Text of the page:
Monday, August 24, 2009

Planned Parenthood & Women's Reproductive Health Care Reform

Today I was sent an appeal via Planned Parenthood Pennsylvania Advocates to write a letter to the editor on Women's Reproductive Health Care Reform. In case it does not get published (I sent it to The Morning Call and The Express Times, so keep your eyes peeled), I am reprinting it here.

Subject: Playing the Gender Card in Health Care Reform

To the Editor:

In the debate about health care reform, I am disappointed that while (albeit legitimate) discussion has centered around costs and government-run systems, little has focused on women's reproductive health care, an ambiguous term that arouses thoughts of mandated abortion coverage in right-wing minds.

Therefore, let me make myself clear. Reproductive health care does not just include abortion, and doesn't necessarily mandate abortion. Reproductive health care means preventive care including breast and cervical exams; STD testing and prevention; and access to contraception. While beliefs about contraception vary, ACCESS does not mandate its use--it just means that if one DOES choose to use it or any of the other aforementioned PREVENTIVE health care options, she will not have to pay out-of-pocket.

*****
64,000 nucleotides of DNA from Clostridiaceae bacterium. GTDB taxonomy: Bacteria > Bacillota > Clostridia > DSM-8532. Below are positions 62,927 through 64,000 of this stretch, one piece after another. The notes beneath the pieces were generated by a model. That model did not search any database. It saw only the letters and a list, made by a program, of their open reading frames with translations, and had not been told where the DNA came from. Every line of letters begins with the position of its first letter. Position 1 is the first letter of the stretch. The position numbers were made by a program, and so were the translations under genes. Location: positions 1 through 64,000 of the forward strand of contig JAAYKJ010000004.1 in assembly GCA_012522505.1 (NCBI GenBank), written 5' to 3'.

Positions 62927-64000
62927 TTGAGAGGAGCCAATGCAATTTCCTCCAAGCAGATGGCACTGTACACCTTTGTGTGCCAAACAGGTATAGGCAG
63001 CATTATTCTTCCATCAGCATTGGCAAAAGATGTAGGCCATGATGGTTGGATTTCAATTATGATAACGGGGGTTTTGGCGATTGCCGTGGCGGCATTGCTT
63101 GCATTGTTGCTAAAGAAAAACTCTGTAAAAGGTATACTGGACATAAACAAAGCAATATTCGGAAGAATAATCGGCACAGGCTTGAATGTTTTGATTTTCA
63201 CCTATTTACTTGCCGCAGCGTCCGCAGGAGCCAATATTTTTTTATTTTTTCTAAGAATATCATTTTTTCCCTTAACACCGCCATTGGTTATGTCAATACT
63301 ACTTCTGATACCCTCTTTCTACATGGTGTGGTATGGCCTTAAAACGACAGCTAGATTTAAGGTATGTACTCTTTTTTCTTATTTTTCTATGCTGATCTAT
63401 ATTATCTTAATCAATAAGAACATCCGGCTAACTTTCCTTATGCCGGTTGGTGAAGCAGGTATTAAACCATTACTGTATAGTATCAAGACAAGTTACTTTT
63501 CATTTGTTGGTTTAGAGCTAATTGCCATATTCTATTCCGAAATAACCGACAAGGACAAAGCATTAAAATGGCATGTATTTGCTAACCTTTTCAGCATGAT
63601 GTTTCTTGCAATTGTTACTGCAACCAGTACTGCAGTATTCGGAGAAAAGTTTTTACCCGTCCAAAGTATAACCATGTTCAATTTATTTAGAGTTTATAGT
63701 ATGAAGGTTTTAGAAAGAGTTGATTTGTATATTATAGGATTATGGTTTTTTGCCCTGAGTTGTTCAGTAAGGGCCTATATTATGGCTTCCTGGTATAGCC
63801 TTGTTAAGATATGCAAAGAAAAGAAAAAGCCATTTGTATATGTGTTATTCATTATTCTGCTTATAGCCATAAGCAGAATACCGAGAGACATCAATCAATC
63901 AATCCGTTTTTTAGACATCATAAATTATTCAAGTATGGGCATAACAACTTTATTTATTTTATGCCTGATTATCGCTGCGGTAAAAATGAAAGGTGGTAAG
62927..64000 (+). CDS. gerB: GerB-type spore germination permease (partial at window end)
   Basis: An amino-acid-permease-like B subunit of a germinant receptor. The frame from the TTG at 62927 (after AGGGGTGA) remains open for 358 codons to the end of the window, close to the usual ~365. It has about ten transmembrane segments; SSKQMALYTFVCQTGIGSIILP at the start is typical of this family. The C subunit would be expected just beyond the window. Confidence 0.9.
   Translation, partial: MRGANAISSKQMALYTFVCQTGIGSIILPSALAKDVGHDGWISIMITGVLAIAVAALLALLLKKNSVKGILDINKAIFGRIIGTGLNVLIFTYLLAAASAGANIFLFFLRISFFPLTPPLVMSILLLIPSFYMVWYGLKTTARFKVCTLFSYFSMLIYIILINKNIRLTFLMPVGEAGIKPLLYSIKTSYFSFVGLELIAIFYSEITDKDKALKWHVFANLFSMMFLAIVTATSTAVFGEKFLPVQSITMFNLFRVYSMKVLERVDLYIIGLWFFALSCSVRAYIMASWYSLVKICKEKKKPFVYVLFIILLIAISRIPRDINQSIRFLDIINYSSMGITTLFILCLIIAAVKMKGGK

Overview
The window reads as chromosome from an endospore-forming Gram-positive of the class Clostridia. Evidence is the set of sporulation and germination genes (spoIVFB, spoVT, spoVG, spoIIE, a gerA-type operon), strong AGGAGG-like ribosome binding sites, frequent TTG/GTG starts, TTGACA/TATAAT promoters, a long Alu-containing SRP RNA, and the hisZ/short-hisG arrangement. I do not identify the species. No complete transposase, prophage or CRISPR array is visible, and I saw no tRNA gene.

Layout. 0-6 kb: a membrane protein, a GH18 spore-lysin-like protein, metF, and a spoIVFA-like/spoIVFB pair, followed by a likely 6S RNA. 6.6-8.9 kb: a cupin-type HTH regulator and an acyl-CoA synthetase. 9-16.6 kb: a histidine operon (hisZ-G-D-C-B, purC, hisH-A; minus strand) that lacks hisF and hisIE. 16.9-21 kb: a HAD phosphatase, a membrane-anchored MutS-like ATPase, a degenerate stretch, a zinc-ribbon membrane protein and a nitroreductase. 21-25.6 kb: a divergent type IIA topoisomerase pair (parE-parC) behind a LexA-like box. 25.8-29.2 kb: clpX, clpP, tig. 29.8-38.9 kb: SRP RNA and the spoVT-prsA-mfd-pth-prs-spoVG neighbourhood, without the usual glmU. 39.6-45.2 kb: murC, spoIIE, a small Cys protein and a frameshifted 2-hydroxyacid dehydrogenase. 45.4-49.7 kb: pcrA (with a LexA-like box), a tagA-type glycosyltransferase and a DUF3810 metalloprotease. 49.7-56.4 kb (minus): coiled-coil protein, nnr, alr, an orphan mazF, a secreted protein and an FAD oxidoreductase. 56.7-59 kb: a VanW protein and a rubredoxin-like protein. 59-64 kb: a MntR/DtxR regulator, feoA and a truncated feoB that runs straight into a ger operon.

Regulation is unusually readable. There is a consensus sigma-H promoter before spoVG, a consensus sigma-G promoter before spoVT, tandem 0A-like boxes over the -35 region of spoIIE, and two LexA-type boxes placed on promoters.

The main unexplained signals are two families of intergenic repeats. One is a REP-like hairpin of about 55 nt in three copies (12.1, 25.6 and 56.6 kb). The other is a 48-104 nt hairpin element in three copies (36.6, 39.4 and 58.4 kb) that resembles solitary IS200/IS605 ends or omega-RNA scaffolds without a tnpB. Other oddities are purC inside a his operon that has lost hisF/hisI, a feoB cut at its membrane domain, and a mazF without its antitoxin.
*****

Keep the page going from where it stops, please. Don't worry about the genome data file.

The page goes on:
It is sad that our country allows coverage of Viagra over routine, life-saving women's health care, a statement proven in part by the fact that women pay 68% more in out-of-pocket health care costs than men. It is also sad that in a nation that denounces teen pregnancy, health care reform discussions threaten to eliminate preventive coverages provided by Planned Parenthood, the only option for some teens to prevent pregnancy. I know that when I reached childbearing age and knew I needed preventive care, Planned Parenthood was my only option for obtaining it. I am confident, based on my own experience, that if women's reproductive health care is not addressed further in health care reform, consequences would be devastating for millions of women across the nation.


Mrs. Kate A. Mack
Allentown, PA

To get involved in this or any other issues surrounding women's reproductive health, please consider joining the Planned Parenthood Pennsylvania Advocates Action Network.

1 comment:

  1. I would note that "reproductive freedom" also needs to be broadened to cover birth issues.

    Right now a hospital that accepts government money can not turn away a woman who is in labor if she is within something like 100 feet of the ER under the "EMTALA" rules.

    I believe that rule should be expanded to require that any hospital that accepts government funding should accommodate vaginal birth after cesarean (VBAC)--perhaps even setting a minimum VBAC level that hospitals must obtain--as well as having care providers trained to perform vaginal breech births, which SOGC (the Canadian version of ACOG) now says is safer than cesarean in many cases.



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